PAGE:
Reflection: Health and Shalom
WCIU Journal: Health and Disease Topic
May 12, 2015
by Beth Snodderly
Recently I read a Florida State University dissertation, “Shalom and its relationship to health/healing in the Hebrew Scriptures.”* A society that is healthy and experiencing shalom, is one that is in right relationship with God’s cosmic order. In a sick society, the righteous suffer at the hands of deceitful and untruthful people. Bribery is a way of life in much of the under-developed world. This dissertation gives a biblical explanation for that under-development. The following excerpts from Joseph Savage’s dissertation lend support to the philosophical and theological approach to international development that WCIU takes.
“In David Kinsley’s book, Health, Healing, and Religion: A Cross-Cultural Perspective, Kinsley suggests that at the most general level all cultures regard health, sickness, and healing as having religious or moral implications. … Serious illness can raise significant personal questions concerning one’s own existence, the meaning of life, and the place of human beings in the cosmos. Health and healing are often directly related to addressing these questions and placing them in a meaningful context (p. 23).
“In Psalm 60:2 the cosmic terms and metaphors that portray Israel’s need for Yahweh’s help are given in the first three verses, where we see both the land (v. 2) and the people (v. 3) suffering because Yahweh is angry with Israel (v. 1). Israel’s defeat is portrayed metaphorically with earthquake imagery (cf. Ps. 18:7). … The destructive judgment of Israel is Yahweh’s “non-presence,” resulting in defeat (p. 36).
“It is apparent that the themes of healing, forgiveness, and salvation are not (and cannot be) separated in Scripture. Healing … includes the deeper dimension of forgiveness and restoration into fellowship with God. (p. 38).
“All shalom that is disrupted is in need of healing/restoration so that it may be reclaimed and God’s cosmic order reestablished (p. 61).
“Psalm 28:3: Shalom in this psalm is the antithesis of all that is evil, and all evil, therefore, is illness in Yahweh’s cosmic order of shalom that requires healing and health (p. 62).
“The psalmist is in real trouble in Psalm 35. He states that his enemies seek after his life (v. 4, 7), and that without cause (v. 19). These statements alone indicate how sick the society is that the psalmist has to contend with. If the Psalmist is true in his profession of innocence, then those who wrongfully accuse him are in need of serious psychological and spiritual healing. The shalom/health that the psalmist hopes for can either be acquired by the accusers reforming their evil ways and treating the psalmist justly, or by Yahweh intervening and negating their evil influence on the psalmist.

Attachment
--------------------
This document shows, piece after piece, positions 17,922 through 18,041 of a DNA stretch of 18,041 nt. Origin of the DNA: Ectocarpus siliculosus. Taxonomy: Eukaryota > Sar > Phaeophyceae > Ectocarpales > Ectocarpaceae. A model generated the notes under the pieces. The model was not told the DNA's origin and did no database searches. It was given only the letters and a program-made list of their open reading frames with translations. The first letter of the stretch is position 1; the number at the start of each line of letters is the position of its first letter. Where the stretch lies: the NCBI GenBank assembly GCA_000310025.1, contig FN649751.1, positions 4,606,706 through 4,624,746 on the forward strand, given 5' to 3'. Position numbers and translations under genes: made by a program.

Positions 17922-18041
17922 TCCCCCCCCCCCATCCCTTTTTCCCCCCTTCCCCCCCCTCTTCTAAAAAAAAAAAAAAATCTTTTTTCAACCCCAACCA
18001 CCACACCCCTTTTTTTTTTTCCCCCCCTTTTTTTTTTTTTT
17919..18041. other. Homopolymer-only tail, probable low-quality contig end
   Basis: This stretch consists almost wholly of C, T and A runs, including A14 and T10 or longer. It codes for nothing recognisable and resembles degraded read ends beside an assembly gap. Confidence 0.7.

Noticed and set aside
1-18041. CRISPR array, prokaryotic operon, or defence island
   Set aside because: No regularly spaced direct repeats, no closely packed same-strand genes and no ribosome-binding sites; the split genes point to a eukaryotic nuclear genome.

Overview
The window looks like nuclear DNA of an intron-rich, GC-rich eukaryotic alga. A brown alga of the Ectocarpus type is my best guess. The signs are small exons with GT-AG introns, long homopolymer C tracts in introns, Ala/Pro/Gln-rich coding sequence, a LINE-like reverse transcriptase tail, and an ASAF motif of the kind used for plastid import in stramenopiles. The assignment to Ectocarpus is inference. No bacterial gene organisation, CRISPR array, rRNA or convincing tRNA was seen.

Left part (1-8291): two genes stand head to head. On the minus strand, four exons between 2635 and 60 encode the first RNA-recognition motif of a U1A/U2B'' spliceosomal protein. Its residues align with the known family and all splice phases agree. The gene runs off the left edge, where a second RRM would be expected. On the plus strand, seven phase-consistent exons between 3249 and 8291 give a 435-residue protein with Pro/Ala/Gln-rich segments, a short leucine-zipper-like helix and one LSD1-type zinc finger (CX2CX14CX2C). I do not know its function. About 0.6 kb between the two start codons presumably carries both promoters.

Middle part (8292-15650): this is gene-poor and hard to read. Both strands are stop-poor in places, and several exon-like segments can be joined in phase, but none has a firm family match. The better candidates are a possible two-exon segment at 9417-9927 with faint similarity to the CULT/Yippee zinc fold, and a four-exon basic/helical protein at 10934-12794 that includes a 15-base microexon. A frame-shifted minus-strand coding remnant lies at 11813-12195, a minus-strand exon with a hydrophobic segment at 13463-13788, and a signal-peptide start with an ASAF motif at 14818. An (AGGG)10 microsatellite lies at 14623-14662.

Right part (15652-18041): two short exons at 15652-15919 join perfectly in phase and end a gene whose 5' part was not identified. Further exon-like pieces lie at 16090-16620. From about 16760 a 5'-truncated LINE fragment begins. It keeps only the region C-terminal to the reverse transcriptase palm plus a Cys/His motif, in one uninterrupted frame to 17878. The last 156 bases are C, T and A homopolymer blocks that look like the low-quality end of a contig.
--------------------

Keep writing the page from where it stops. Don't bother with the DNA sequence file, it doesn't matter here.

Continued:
“Contextually, lies, or words of deceit are the main problem that have to be overcome in order for healing/shalom to be reestablished among those who are quiet in the land. Speaking words of deceit is a theme in a number of Psalms: 10:7; 34:13; 36:3; 50:19. In each case speaking deceitfully or lying is associated with evil or mischief, which the righteous cry out against. In Psalm 35:20, words of deceit are the polar opposite to words of shalom (pp. 69, 70).
“Righteousness is but another word for that human well-being which is shalom and health. Indeed, health is defined in similar terms when we speak of it as consisting of a right relationship of a person to God, to themselves, to their fellows, and to their environment (p. 80).
“Obedience is the operative term for the establishment of a healthy shalom relationship between Yahweh and the worshiper. Contextually, the Hebrew use of shalom in Psalm 119:165 describes a state of well-being. This state consists of the relational nature of a properly ordered life of an individual with God that results in a healthy peaceful relationship with Him (p. 86).
*Savage, Joseph M. 2001. “Shalom and iIs Relationship to Health/Healing in the Hebrew Scriptures: A Contextual and Semantic Study of the Books of Psalms and Jeremiah.” PhD diss. Florida State University.
Also see the last chapter of this book of WCIU faculty, alumni, and student writings, The Goal of International Development: God’s Will on Earth as It Is in Heaven.: “Shalom: The Goal of the Kingdom and of International Development.”